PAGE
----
The future of the UK's tech industry is in the hands of thirteen-year-old girls

If Martha Lane Fox is right, and the UK needs to fill one million technology jobs by 2020, then we're going to have to change the perception of technology careers among teenage girls.

“I’d rather be a binman” she says - her face shows that she’s telling the truth. Pausing for dramatic emphasis she explains that she really would prefer to be arm-deep in household refuse than spend her life in an IT department. The teenage girls around her nod affirmatively.

“Technologists don’t wash,” quips one.

“And they wear awful clothes,” adds another.

“It’s not a career for women,” says the first with definitive finality.

When the garbage dump holds greater allure for our youngsters than Silicon Roundabout, we’ve got problems.

The most pressing problem of all is technology skills shortage. Martha Lane Fox states the need to fill one million technology jobs by 2020, the year when this thirteen-year-old girl is due to enter the workforce.

These teenagers are avid consumers of technology. They are almost all devoted to the cult of Apple with a fundamentalism that would shame the average San Franciscan. There’s nothing remotely luddite about them - they possess the same urges to own gadgets as their male classmates and yet they cannot see themselves involved in the creation of technology.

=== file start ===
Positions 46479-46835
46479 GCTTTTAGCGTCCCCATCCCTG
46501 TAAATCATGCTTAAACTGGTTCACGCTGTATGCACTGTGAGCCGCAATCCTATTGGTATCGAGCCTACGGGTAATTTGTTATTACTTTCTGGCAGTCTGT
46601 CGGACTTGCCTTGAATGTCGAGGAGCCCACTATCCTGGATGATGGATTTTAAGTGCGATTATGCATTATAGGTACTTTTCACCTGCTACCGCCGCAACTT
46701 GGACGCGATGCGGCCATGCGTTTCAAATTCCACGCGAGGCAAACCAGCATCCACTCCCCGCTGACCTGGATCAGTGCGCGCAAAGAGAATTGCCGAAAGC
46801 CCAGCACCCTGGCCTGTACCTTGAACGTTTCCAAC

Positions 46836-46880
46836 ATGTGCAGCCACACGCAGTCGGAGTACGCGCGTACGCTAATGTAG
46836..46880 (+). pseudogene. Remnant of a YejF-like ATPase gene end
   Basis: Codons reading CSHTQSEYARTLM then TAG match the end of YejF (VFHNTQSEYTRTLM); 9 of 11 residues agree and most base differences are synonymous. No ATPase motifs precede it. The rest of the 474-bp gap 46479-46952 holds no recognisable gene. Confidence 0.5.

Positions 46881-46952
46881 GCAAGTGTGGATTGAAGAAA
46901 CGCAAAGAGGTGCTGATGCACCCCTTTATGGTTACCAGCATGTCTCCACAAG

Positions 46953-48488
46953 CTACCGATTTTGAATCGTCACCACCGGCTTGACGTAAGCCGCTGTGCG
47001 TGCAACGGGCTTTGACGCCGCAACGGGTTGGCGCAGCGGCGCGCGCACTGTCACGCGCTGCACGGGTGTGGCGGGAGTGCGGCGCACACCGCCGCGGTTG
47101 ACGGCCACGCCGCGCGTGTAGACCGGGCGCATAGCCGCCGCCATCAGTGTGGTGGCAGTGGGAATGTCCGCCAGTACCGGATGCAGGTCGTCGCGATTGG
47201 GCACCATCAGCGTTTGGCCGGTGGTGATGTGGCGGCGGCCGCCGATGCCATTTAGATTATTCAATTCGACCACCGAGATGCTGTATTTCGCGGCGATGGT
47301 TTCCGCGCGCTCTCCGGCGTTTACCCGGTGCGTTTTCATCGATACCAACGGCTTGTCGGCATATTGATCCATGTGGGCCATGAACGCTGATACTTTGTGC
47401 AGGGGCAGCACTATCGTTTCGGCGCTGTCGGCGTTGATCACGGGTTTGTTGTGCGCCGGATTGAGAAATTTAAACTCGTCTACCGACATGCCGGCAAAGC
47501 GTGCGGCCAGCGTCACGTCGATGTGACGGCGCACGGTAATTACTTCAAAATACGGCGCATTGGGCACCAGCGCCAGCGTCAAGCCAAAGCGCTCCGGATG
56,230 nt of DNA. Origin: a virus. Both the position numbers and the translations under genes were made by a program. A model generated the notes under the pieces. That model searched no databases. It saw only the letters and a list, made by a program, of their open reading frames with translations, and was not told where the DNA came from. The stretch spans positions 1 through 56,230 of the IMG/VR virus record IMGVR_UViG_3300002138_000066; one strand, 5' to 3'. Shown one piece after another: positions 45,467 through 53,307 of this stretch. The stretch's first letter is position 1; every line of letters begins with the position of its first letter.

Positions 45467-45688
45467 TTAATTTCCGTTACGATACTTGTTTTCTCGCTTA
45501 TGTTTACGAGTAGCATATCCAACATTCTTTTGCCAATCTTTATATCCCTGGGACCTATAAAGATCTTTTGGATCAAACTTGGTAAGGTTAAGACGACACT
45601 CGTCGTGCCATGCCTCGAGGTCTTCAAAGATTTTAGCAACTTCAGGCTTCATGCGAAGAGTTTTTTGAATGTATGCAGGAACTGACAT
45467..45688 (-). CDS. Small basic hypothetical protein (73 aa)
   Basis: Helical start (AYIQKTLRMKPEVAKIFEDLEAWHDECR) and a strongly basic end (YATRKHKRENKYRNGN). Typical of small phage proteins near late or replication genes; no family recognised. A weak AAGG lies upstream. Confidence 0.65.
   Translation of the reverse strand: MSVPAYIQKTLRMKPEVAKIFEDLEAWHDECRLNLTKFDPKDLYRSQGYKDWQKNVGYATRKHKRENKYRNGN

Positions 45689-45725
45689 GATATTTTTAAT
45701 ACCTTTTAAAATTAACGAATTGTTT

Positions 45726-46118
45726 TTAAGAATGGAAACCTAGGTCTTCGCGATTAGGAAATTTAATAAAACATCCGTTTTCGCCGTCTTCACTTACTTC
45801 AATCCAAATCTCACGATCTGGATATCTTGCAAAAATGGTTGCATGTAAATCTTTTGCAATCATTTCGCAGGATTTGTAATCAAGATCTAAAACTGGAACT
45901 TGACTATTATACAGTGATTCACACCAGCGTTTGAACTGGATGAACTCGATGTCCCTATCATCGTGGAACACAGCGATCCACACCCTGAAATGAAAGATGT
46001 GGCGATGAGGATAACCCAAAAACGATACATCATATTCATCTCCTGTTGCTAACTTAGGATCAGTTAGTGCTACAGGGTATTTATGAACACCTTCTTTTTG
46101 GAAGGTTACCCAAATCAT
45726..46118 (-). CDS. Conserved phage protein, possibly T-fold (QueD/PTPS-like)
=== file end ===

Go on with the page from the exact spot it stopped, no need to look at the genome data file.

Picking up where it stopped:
It’s as if an entire generation of girls has internalized the “airhead” culture from 1990s teen comedies, which is entirely possible given that most of these girls are heavy users of Netflix. The data shows that girls use their devices more intensely than their male classmates: 45 per cent of girls say they use a smartphone every day, compared with 35 per cent of boys. Young girls are also now bigger users of social networks: 53 per cent of all mobile social gamers are now female.

The myth that girls are “not interested in technology” is simply untrue. However, the sad reality is that they see themselves as spectators rather than participants.

It’s easy (and unfair) to put the blame on schools - after all until very recently the ICT curriculum was laughably out of date. It emphasized topics such as the need to format floppy disks, and how to make basic spreadsheets. Universally derided, the subject had become a joke: one frustrated teacher quipped that the initials stood for “I Can Type”.

But the subject has had a reboot. The old ICT is the new Computer Science. Where the former taught secretarial skills, its replacement speaks of eternal truths of computing. But despite this revitalized and newly relevant course, are girls getting into it? Unfortunately not - if anything the higher standards and focus on genuine engineering skills has the potential to alienate even greater numbers of girls.

Last year only 245 girls took A-level computing compared with 5,153 who took Spanish. Over the last 17 years there has been an 83 per cent drop in the number of girls studying A-Level computing in England. It’s as if the internet has ushered-in a new era of technical illiteracy.

It’s clear that the reasons girls choose not to pursue courses and careers in technology has nothing to do with the subject’s content, and much more to do with their image of someone who works in technology being a pizza-guzzling nerd who can't get a girlfriend. The only way to prevent Britain's technology workforce from becoming a priesthood is to address these attitudes.

We spent 2 years in inner city schools understanding why girls would not want to choose careers in technology. Most girls will claim that the subject is not “creative” - by this they usually mean that they imagine that all technologists spend their days holled-up in dungeon like offices staring blankly into cyberspace before heading home for a League of Legends all-nighter.